Consolidated overall results of operations

          This discussion is based on the amounts which were prepared in accordance with US GAAP.

          The following tables show the changes in the items comprising our statements of operations, both in US dollars and in ZAR:

    In United States Dollars  
Table 5   (US GAAP)  
    Year ended June 30,  
    2012     2011     %  
    $ ’000     $ ’000     change  
Revenue   390,264     343,420     14%  
Cost of goods sold, IT processing, servicing and support   141,000     109,858     28%  
Selling, general and administration   137,404     119,692     15%  
Equity instrument issued pursuant to BBBEE transaction   14,211     -     nm  
Depreciation and amortization   36,499     34,671     5%  
Impairment of intangible assets   -     41,771     (100)%  
Operating income   61,150     37,428     63%  
Interest income   8,576     7,654     12%  
Interest expense   9,345     8,672     8%  
Income before income taxes   60,381     36,410     66%  
Income tax expense   15,936     33,525     (52)%
Net income before income (loss) from equity-accounted investments   44,445     2,885     nm  
Income (Loss) from equity-accounted investments   220     (339 )   (165)%  
Net income   44,665     2,546     nm  
Less (Add) net income (loss) attributable to non-controlling interest   14     (101 )   (114)%  
Net income attributable to Net1   44,651     2,647     nm  

    In South African Rand  
Table 6   (US GAAP)  
    Year ended June 30,  
    2012     2011        
    ZAR     ZAR     %  
    ’000     ’000     change  
Revenue   3,012,292     2,402,634     25%  
Cost of goods sold, IT processing, servicing and support   1,088,322     768,589     42%  
Selling, general and administration   1,058,190     837,389     26%  
Equity instrument issued pursuant to BBBEE transaction   112,066     -     nm  
Depreciation and amortization   281,722     242,565     16%  
Impairment of intangible assets   -     292,238     (100%  
Operating income   471,992     261,853     80%  
Interest income   66,195     53,549     24%  
Interest expense   72,130     60,671     19%  
Income before income taxes   466,057     254,731     83%  
Income tax expense   123,004     234,548     (48% )
Net income before income (loss) from equity-accounted investments   343,053     20,183     nm  
Income (Loss) from equity-accounted investments   1,698     (2,372 )   (172% )
Net income   344,751     17,811     nm  
Less (Add) net income (loss) attributable to non-controlling interest   108     (707 )   (115% )
Net income attributable to Net1   344,643     18,518     nm  

46


          Analyzed in ZAR, the increase in revenue was primarily due to the inclusion of KSNET, incremental revenue resulting from our new SASSA contract award, higher prepaid airtime sales resulting from the Eason acquisition, increase in the number of UEPS-based loans made, and higher utilization of our UEPS system in Iraq, offset by lower hardware and software sales.

          Analyzed in ZAR, cost of goods sold, IT processing, servicing and support was higher primarily due to the inclusion of KSNET and incremental costs resulting from our new SASSA contract award.

          The increase in selling, general and administration expense is the result of the KSNET acquisition and SASSA implementation costs of $10.9 million and cash bonuses of $5.4 million paid which was offset by lower stock-based compensation charge, primarily because the performance-based restricted stock granted in August 2007 was fully expensed in prior periods and due to the non-cash profit related to the liquidation of SmartSwitch Nigeria of $4.0 million. During fiscal 2011, selling, general and administration expense included transaction-related costs of $6.0 million (ZAR 42.3 million), primarily for the KSNET acquisition.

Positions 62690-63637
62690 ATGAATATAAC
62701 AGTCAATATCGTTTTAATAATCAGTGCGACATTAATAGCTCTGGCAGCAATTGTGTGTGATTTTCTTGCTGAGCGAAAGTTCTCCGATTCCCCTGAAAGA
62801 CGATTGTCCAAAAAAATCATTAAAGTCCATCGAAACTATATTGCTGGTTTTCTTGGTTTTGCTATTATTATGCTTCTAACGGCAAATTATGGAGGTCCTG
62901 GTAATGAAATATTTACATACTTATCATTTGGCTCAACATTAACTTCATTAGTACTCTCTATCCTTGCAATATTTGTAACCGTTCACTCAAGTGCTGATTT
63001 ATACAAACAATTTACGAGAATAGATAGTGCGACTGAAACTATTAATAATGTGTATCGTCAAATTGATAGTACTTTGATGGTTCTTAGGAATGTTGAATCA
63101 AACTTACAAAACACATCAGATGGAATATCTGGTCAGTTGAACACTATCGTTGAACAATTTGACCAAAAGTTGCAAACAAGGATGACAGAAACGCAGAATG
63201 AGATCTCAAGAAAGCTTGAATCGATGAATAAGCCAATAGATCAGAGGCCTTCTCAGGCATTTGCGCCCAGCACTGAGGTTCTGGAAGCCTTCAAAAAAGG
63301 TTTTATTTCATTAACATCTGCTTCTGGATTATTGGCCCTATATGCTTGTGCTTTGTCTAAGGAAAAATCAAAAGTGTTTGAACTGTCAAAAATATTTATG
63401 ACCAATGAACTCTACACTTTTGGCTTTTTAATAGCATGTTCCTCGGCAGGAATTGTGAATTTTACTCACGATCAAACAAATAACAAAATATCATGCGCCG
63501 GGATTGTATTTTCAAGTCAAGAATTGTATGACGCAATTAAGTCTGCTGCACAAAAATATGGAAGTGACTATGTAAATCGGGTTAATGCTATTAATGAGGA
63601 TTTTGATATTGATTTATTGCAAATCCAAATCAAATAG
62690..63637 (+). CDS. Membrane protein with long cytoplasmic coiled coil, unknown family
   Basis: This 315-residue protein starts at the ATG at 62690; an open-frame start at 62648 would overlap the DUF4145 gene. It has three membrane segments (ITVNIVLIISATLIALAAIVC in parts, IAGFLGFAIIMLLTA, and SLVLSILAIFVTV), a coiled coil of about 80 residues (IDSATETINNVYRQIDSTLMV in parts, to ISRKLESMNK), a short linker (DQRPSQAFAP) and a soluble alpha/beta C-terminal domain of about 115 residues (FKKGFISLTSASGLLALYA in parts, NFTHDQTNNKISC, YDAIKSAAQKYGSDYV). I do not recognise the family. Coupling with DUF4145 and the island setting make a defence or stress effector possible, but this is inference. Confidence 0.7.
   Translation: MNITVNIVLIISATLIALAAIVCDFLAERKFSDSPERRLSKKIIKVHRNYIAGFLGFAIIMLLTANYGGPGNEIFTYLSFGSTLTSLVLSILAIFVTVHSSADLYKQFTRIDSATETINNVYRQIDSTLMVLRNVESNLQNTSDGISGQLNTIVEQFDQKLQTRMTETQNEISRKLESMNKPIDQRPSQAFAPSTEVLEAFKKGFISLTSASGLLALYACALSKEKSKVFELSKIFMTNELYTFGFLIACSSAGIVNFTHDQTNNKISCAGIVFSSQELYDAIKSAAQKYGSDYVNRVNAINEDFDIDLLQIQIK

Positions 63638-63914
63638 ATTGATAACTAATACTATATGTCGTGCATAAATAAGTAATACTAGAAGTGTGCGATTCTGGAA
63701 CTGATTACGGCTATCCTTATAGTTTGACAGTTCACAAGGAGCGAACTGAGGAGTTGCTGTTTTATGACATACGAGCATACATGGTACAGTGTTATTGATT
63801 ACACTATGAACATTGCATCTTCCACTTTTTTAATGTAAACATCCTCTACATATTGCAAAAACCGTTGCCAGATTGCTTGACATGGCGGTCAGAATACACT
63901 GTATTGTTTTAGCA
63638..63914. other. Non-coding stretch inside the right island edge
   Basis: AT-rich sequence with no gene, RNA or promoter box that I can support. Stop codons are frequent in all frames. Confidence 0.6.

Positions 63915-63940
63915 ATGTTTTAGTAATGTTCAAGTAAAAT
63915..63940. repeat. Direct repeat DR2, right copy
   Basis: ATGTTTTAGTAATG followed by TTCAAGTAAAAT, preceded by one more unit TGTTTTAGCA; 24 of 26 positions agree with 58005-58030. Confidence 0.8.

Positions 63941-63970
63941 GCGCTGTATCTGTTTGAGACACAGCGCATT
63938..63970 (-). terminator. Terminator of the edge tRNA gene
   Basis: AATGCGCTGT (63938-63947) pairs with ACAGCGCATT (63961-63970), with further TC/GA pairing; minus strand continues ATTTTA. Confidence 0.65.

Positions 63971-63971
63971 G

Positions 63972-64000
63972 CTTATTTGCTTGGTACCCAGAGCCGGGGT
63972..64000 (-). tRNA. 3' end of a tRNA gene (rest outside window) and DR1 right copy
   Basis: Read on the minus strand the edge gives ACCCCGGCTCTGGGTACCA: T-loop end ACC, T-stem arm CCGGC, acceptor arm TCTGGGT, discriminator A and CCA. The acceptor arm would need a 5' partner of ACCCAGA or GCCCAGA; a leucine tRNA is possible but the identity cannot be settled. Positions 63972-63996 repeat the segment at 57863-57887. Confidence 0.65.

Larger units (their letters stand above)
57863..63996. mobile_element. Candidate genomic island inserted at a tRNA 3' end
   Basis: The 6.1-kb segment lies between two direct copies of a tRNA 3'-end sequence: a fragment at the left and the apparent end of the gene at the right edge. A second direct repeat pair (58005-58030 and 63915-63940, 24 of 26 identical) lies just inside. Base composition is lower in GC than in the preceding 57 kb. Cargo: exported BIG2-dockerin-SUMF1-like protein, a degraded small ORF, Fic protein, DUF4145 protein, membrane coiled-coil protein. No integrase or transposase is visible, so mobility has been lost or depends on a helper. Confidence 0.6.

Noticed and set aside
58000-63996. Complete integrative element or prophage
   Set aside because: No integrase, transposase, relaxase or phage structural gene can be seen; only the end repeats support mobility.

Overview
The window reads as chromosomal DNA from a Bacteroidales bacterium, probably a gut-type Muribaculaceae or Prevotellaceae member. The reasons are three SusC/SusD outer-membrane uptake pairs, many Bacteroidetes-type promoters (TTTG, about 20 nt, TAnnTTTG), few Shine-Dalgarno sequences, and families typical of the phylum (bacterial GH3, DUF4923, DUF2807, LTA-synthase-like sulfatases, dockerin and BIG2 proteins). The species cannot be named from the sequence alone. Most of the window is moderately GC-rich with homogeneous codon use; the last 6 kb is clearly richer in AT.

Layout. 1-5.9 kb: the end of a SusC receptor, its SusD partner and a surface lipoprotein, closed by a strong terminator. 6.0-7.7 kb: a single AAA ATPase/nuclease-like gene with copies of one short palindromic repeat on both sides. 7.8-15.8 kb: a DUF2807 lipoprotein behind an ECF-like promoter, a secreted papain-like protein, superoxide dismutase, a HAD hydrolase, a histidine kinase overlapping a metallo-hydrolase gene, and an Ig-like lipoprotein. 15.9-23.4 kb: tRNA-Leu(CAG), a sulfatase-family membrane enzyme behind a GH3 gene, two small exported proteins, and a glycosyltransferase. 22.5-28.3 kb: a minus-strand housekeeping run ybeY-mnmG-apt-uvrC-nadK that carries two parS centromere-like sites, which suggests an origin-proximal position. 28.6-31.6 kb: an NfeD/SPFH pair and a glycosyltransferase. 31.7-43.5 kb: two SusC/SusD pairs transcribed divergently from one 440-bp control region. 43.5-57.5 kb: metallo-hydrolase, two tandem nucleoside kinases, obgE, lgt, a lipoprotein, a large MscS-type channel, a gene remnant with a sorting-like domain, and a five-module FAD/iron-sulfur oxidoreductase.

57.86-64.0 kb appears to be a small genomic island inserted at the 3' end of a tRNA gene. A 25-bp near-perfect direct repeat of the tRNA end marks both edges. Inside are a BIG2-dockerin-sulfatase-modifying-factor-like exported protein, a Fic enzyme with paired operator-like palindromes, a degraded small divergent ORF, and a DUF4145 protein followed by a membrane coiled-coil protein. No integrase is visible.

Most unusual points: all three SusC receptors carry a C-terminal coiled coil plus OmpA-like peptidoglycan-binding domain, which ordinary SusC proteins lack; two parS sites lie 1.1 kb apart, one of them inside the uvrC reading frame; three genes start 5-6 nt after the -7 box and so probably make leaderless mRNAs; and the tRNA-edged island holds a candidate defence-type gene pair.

The grant date fair value of the equity instrument issued pursuant to our January 2012 BBBEE transaction was $14.2 million (ZAR 112.1 million) and has been expensed in full in fiscal 2012.

          Our operating income margin for fiscal 2012 and 2011 was 16% and 11%, respectively. We discuss the components of the operating income margin under “—Results of operations by operating segment”, however the increase is attributable to lower stock-based compensation charges and the non-cash profit related to the liquidation of SmartSwitch Nigeria of $4.0 million in fiscal 2012 compared with fiscal 2011 and transaction-related costs during fiscal 2011.

          In ZAR, depreciation and amortization increased primarily as a result of an increase in depreciation related to assets used to service our obligations under our new SASSA contract and an increase in KSNET depreciation and intangible asset amortization, but was partially offset by the full impairment of Net1 UTA intangibles in 2011. The intangible asset amortization related to our various acquisitions has been allocated to our operating segments as presented in the tables below:

Table 7   Year ended June 30,  
    2012       2011  
    $ ’000       $ ’000  
Amortization included in depreciation and amortization expense:   19,557       21,692  
     South African transaction-based activities   6,171       5,702  
     International transaction-based activities   13,015       8,602  
     Hardware, software and related technology sales   371       7,388  

Table 8   Year ended June 30,  
    2012       2011  
    ZAR ’000       ZAR ’000